Tim Peake spaceship Peterborough Cathedral

Does installing Tim Peake’s spaceship in a cathedral glorify God and lead people to salvation?

If you install a junk spaceship or other space detritus in a sacred space and then pat yourself on the back for increasing your visitor numbers by 600% to 58,000, does that glorify God or constitute an effective approach to mission? And we’re talking here about the centuries-old mission of proclaiming the gospel afresh to each generation and culture; not the starship type of five-year mission to explore strange new worlds, to seek out new life and new civilizations, to boldly go where no man has gone before.

Peterborough Cathedral installed Tim Peake’s spaceship in its nave and tweeted the good news to the world. That was the good news of the 600% increase in visitor numbers; not the Good News of Jesus Christ and that 58,000 people have repented of their sins and come to know Him as Lord and Saviour.

Isn’t it just great that more people are visiting Peterborough Cathedral? Can’t we simply rejoice that more candles are being lit and more offerings placed in the collection plate? What would Jesus do? Push the spaceship over like he did the money-changers’ tables in the Temple, and berate the Dean for turning a house of prayer into a den of astrophiles? Or would he have little private chats in the cloisters with those who wanted to know more about the intersection between science and religion? What would St Paul do? Would he stand up in front of the spaceship and proclaim:

Ye men and women of Peterborough, in all things, I perceive that ye are very religious.
For as I passed along, and observed the objects of your worship, I found also a spaceship with this inscription, TIM PEAKE’S SPACECRAFT. What therefore ye worship in ignorance, this I set forth unto you.
The God that made the world and all things therein, he, being Lord of heaven and earth, dwelleth not in spaceships made with hands…

If St Paul’s Cathedral hosts a complete cycle of Beethoven symphonies or piano sonatas, do they add 20,000 to their visitor numbers and rejoice that 14 of them wanted to talk about God and the concord of sound? If the Royal Shakespeare Company performs the Bard’s entire canon in Westminster Abbey, does the Dean tweet his joy that an extra 74,000 people have visited and that candle sales have soared? Surely, if you fill your cathedral with interesting exhibitions and curios, the footfall will increase because of people’s fascination with creation; not out of any increased interest in seeking the Creator? Or is the missional model one of believing that by gawping at creation the Creator might be found?

It’s nothing new, of course. If your cathedral or church happens to posses a bit of Jesus’s cross or his burial shroud, or perhaps the finger, ear or spleen of some saint or other, pilgrims will journey from the four corners of the earth to kiss this shrine. And candles will be lit, offerings increase, and clergy will doubtless have a few more interesting conversations. But (Article XXII aside) there is something sacred in the communion of the saints which points directly to God Himself: when people contemplate the attribution of especial holiness to the very special dead, the martyrs, there is a divine presence and power; a space where the veil between heaven and earth is rent, and Christ’s victory is joyfully affirmed.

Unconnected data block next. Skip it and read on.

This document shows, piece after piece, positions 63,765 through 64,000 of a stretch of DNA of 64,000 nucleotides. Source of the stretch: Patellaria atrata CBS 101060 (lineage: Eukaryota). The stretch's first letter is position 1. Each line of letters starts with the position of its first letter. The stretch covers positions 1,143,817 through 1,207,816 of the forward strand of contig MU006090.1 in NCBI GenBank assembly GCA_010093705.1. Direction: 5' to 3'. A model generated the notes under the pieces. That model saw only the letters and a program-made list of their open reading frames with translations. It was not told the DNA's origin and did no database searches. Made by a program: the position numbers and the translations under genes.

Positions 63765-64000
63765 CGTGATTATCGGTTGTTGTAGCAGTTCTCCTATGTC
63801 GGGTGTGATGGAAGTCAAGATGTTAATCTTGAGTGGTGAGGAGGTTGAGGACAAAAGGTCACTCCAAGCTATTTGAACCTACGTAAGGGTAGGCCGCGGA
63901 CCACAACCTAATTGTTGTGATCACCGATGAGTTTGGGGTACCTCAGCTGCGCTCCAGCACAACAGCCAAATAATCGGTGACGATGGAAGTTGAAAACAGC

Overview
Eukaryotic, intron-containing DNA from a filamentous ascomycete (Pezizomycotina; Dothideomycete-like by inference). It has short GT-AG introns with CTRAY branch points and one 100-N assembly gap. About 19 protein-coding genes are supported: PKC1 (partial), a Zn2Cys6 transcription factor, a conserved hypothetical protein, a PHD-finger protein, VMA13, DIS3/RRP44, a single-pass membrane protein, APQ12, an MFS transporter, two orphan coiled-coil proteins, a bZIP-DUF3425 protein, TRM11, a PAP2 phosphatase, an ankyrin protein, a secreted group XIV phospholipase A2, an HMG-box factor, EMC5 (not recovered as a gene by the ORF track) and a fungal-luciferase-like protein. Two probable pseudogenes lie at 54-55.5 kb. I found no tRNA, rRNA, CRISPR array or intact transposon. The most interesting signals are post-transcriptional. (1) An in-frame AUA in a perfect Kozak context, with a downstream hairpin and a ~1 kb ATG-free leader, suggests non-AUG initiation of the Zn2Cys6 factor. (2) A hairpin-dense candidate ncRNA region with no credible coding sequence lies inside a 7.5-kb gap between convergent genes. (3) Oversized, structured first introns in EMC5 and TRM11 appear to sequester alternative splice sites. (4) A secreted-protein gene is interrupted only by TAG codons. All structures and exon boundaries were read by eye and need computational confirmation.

But Tim Peake’s spaceship is a paean of another victory; not of what a man called Jesus can do, but of what a man called Tim Peake has done. The celebration is of human ingenuity and cosmic triumph; of scientific facts and the hope of boldly going even further where no man has gone before. It is a shrine not to holiness, but to the cult of scientific positivism and materialistic devotion. It is, in one sense, like the bogus saintly relics of medieval Christendom, witnessing to legendary miracles and fictitious themes of worship. People visit to stare at it superstitiously; to touch it in the hope of universal healing or to understand wisdom unknown. Does the cult of the spaceship point to God, the high and holy Redeemer in all His transcendent majesty?

When Her Majesty the Queen dies and lies in state in Westminster Hall, will Black Rod announce to the world that an extra 874,000 visited Parliament that week, which was a 80,000% increase on the same week last year and was, in fact, its best week ever? Or would there be some humility of understanding that people came to experience a different liturgy; not one of marble statues or political statutes, but of love, treasured devotion and spiritual indebtedness?

For sure, Tim Peake’s spaceship might awaken a few thoughts of finitude, but Peterborough Cathedral has not responded to enquiries about how its presence furthers the church’s mission or enhances spiritual understanding. “Great conversations being had,” they say, somewhat defensively. “That’s pretty spiritual.” Certainly, if chaplains are radiating the presence of God and sanctifying every question with prayer, there is spiritual life, for there is no division between what is religious and what is secular: by grace, our natural actions may be turned into actions of religion. So let us hear the witness of the interweaving of cosmic grandeur and sensitivity to the things of the Spirit; of those who found spontaneous expression of faith impulses or mystical awakening. We really don’t want to hear about a 600% increase in the number of visitors, for if Westminster Abbey were to open its lavatories for free and public use, the Dean would not mistake people’s desire for bodily comfort for their seeking God in silence and simplicity.